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DIY User Research (LondonBarCamp3)
 

DIY User Research (LondonBarCamp3)

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a rough and ready guide to doing your own user research (without once saying 'it depends')

a rough and ready guide to doing your own user research (without once saying 'it depends')

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  • Informative article on informative IA
    http://www.slideshare.net/JigJoes/user-centereddesign-process
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    DIY User Research (LondonBarCamp3) DIY User Research (LondonBarCamp3) Presentation Transcript

    • DIY User Research how to make stuff people want to use leisa reichelt disambiguity.com LondonBarcamp3 - November 07
    • disclaimer: usually the answer is ‘it depends’ but that’s not v useful, so these are some lines in the sand that have proven useful to me when DIY/guerrilla research is required.
    • why do user research?
    • 100x After Launch Cost of making changes 6x 1x During During Development Design r.s pressman, ‘software engineering, a practitioners approach’ mcgraw-hill
    • ‘we tend to project our own rationalisations and beliefs onto the actions and beliefs of others’ don norman - the design of everyday things
    • ‘to design an easy-to-use interface, pay attention to what users do, not what they say. self reported claims are unreliable, as are user speculations about future behaviour’ jakob nielsen
    • user research helps you uncover, understand and design for real user requirements
    • if your users are *really* just like you (e.g. 37 Signals) or you’ve designed for this user group successfully before and you already know them, you may not need to research. if you find yourself using stereotypes and/or cliches... or using family members as examples, you probably need to research.
    • when (in a project) to conduct research
    • the BEST use of research time/budget is to test > PROPOSITION, > CONCEPT, > MESSAGING and > HIGH LEVEL I.A. whilst gathering USER GROUP insight using a low fidelity prototype.
    • use as much and whatever prototype you can. paper is fine. wireframes also fine somewhat interactive. fine. don’t spend too much time on design or build before you research.
    • types of research
    • there are lots of different ways to research quantitative (e.g. surveys.) qualitative (e.g. interviews, card sort) ethnographic (‘user stalking’) longitudinal (continues over time) contextual (in the context of use) lab based (semi contextual if possible) ... and more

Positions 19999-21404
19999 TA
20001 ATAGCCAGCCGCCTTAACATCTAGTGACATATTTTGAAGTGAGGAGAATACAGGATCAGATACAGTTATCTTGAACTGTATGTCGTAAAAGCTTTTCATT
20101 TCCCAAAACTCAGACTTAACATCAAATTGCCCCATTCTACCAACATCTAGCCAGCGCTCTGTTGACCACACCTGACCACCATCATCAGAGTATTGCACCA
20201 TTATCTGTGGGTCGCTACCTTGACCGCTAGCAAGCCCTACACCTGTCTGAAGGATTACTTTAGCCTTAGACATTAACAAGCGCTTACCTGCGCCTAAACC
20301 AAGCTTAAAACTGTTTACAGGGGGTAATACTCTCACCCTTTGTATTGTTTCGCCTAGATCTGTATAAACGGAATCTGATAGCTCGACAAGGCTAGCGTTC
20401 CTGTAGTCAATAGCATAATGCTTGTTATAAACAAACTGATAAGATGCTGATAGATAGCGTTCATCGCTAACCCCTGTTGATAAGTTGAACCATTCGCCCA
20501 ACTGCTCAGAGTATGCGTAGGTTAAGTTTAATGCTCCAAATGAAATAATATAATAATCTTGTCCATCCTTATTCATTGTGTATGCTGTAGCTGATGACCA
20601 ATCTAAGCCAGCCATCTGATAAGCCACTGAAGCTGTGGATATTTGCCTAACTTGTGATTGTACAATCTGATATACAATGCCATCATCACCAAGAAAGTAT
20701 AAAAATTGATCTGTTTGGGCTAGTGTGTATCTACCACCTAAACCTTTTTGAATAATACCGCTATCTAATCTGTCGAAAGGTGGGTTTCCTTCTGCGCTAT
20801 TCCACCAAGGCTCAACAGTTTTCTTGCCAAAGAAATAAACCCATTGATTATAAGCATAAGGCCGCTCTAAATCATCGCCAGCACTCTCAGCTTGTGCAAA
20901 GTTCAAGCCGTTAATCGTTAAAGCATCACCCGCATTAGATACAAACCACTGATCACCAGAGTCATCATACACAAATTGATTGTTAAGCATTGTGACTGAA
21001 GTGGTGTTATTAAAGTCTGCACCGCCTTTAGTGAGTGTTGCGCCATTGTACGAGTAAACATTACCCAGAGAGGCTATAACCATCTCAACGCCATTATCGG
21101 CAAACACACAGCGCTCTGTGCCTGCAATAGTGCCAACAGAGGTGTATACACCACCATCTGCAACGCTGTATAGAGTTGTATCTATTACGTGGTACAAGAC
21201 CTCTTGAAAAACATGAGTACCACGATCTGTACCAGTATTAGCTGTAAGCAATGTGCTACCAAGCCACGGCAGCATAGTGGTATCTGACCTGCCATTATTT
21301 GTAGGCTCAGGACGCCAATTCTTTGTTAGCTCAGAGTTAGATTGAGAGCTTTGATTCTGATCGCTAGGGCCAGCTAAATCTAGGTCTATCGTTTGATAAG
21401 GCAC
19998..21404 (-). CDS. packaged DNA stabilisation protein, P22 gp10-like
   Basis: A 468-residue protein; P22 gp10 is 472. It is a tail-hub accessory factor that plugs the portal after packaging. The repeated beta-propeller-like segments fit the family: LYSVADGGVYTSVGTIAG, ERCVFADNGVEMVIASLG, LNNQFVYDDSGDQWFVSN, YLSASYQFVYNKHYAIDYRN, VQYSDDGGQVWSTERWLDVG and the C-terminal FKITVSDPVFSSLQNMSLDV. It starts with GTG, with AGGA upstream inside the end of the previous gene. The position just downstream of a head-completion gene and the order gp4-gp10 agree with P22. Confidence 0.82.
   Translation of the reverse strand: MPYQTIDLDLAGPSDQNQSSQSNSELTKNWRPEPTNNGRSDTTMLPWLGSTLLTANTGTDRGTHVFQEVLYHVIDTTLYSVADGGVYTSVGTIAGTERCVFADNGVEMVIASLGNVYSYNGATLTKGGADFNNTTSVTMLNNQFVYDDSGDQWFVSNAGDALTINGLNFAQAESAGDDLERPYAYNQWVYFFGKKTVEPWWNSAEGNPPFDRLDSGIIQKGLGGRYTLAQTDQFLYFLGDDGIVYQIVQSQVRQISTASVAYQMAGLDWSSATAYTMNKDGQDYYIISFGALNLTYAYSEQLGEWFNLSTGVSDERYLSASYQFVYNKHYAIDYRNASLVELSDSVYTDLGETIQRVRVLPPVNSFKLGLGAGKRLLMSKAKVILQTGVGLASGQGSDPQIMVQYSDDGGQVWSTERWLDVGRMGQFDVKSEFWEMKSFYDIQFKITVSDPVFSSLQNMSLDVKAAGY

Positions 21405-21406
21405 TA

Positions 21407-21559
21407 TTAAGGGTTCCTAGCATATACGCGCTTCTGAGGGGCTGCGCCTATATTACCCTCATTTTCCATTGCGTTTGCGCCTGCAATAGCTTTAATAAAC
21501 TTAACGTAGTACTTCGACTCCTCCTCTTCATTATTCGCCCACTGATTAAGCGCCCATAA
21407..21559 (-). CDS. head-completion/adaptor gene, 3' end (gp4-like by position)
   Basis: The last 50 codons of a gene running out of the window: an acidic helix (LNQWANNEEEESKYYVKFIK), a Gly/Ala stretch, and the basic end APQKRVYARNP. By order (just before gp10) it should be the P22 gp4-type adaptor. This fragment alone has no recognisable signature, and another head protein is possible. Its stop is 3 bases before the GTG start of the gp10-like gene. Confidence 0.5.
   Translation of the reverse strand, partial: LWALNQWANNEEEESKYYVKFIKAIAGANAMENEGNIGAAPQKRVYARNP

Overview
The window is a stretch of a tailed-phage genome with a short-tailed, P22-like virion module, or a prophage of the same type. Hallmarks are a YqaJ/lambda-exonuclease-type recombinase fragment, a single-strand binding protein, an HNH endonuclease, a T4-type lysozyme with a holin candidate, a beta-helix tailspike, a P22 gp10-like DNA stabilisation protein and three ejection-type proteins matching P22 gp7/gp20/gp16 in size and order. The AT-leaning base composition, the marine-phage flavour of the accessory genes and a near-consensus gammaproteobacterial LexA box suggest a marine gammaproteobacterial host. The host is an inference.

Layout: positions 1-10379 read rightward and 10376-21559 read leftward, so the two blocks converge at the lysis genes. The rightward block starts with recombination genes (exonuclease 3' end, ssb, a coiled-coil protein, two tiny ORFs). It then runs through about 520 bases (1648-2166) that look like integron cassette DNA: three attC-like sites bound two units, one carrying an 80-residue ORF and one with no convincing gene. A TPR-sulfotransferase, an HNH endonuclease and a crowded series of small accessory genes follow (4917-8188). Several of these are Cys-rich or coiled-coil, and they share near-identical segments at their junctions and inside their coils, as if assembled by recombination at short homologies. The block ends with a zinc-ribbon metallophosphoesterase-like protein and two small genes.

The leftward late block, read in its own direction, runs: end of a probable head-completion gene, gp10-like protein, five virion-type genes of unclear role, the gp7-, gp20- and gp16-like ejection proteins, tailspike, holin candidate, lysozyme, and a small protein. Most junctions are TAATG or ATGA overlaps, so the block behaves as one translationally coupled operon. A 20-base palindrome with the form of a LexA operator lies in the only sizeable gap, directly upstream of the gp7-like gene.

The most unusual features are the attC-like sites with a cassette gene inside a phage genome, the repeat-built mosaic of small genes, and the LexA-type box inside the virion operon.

• your best standard research approach will be a series of 45min interviews with 6-8 participants. ... but think about: - what you’re trying to learn - how you could make it as contextual as possible ...don’t be afraid of getting a bit creative
    • DIY user research
    • > recruit via family & friends network > six is enough (as long as they’re the right six) > *bucks is just fine > record your research (audio/video) > take time to analyse your findings
    • affinity sorting is the fastest way to get the most understanding from your research ...do it.
    • timing: allow a few days to recruit, a day or two to interview, and a couple of days to analyse findings. DIY research is fast.
    • How to interview
    • > introduce the session (esp. inform and ask permission re: recording) > good rapport = good research (take time to make it clear you care about their opinion) > don’t tell them you’re the designer (they’ll not want to hurt your feelings, they want to please) > it’s not a test (if anything is being tested, it’s the design - NOT the participant) > only *their* opinion counts (we don’t care about what other people might think or do)
    • > define your research questions > plan & practice the ‘script’ > start as wide as possible, narrow slowly > keep it contextual, not speculative > show, don’t tell (observation = good) (show me how you do that?) > uncover mental models (if you clicked there, what do you think would happen?) > ask OPEN questions (ask questions to get them talking NOT yes/no answers) > take care not to lead (you can have leading questions AND leading structures) > never leave them hanging (if they’re struggling, save them)
    • Questions? leisa.reichelt@gmail.com disambiguity.com